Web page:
Some lobstermen adapt to new reality

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Dan Cosby, 51, who runs his 35-foot lobster boat, Fisher Girl, has been lobstering off Maine for 15 years. The ups and downs of the stock market have taken a toll on him and other lobstermen. When the market is down, so is a luxury item like lobster. This week fishermen are getting $5 a pound for lobsters. Maine retailers double the price; the farther you go from the source, the higher the price.

The discrepancy is dramatic enough for Cosby's wife of two years, Amber Heffner, 42, a Chicago native whose background is in technology, to help reinvent his livelihood. They just launched Crate to Plate, modeled after community-supported agriculture and community-supported fisheries programs, in which consumers buy a share of the farm or a boat before the season and receive the harvest for several months.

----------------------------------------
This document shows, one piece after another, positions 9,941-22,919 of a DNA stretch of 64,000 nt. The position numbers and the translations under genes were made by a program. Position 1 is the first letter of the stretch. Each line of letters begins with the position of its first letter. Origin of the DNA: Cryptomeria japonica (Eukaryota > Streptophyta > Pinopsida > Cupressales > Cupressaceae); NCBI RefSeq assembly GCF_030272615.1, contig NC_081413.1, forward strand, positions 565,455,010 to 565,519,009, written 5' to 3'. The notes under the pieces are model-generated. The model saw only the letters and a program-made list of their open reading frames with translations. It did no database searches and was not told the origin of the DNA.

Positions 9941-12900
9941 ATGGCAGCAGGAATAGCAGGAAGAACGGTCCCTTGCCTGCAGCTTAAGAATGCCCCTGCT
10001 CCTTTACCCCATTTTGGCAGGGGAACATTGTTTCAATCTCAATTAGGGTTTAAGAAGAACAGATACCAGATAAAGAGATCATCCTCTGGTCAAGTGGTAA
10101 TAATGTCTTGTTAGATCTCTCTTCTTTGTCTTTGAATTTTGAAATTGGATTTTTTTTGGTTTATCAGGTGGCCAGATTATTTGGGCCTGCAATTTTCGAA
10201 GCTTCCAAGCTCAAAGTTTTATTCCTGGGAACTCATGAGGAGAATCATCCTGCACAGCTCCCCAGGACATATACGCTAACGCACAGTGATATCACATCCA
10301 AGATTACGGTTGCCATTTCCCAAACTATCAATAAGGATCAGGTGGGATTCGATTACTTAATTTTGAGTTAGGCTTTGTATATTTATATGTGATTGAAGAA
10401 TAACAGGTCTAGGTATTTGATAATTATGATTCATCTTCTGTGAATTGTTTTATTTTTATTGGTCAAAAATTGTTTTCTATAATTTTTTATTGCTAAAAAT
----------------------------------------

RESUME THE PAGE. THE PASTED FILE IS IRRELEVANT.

Crate to Plate offers customers a chance to buy a trap for a month ($395), a half season ($1,195) or a full season until the end of the year ($1,995). The couple built an interactive website, where you can click to check what's in your trap. You're guaranteed 40 lobsters a full season; a lucky trap might yield 60, all of which are yours. Last week, for the first time, Cosby and Heffner pulled up lobsters from the bay, layered them with seaweed, paper damp with salty seawater, and frozen gel packs, and called FedEx.

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